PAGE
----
Cases reported "Eye Injuries, Penetrating"

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1/1. pneumocephalus and presumed meningitis following inconspicuous penetrating periocular trauma.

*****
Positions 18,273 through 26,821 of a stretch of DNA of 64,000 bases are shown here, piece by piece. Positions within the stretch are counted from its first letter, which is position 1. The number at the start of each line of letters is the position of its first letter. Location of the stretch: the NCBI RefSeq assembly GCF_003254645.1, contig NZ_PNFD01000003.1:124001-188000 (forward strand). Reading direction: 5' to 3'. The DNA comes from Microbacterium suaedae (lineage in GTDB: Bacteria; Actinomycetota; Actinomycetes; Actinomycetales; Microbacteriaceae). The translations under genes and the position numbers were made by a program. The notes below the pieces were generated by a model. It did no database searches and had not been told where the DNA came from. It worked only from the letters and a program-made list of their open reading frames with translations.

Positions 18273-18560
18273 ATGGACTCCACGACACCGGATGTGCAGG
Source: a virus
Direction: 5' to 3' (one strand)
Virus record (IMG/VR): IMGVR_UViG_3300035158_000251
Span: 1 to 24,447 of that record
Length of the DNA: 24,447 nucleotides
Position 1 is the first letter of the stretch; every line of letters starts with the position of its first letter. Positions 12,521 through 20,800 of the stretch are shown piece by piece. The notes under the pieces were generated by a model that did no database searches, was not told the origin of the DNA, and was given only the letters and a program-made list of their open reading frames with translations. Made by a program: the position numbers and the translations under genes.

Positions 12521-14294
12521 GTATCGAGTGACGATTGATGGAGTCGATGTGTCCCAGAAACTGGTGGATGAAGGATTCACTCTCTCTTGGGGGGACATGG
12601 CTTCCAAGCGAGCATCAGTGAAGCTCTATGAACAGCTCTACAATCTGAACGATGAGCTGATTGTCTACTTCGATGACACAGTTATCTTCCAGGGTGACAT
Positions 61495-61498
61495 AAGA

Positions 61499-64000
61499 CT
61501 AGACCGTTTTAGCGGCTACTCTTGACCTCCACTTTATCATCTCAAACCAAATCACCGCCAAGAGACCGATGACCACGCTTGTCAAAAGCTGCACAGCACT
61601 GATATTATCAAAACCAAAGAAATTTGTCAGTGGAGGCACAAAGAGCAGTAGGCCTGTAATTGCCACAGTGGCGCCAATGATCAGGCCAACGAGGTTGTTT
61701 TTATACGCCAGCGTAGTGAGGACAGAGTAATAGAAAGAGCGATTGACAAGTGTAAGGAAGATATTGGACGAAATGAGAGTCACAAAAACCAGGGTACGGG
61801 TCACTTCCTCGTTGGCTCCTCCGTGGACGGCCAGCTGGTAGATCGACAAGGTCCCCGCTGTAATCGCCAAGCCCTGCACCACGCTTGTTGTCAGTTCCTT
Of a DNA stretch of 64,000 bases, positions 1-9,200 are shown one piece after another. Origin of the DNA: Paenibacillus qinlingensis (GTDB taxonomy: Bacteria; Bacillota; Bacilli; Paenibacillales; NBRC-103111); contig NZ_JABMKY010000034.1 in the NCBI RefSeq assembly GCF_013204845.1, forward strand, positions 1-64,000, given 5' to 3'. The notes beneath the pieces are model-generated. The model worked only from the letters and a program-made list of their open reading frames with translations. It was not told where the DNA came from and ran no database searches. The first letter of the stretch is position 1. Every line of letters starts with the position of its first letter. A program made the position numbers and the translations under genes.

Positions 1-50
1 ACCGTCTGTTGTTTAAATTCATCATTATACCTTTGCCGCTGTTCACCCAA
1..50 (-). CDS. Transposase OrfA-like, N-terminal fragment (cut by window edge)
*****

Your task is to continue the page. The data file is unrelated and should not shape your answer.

PURPOSE: To report a case of serious intracranial complications in an adolescent youth following a seemingly trivial periocular injury. methods: An adolescent youth was examined and discharged after a small penetrating injury to his left medial canthus. He later presented with blurred vision, nausea and mild pyrexia and underwent a computed tomography (CT) scan of the head and orbits as well as a lumbar puncture. RESULTS: The CT scan revealed a fracture in the cribriform plate of the ethmoid bone and the medial orbital wall, as well as pneumocephalus. The lumbar puncture revealed 3000 white cells/mm3 in the cerebrospinal fluid (CSF). After treatment with meningitic doses of intravenous antibiotics, a significant improvement was noted. CONCLUSIONS: A CT scan, instead of an ordinary head radiograph, may be considered as a first-choice mode of diagnosis in evaluating even inconspicuous penetrating periocular wounds. Early administration of meningitic doses of antibiotics may significantly improve prognosis.
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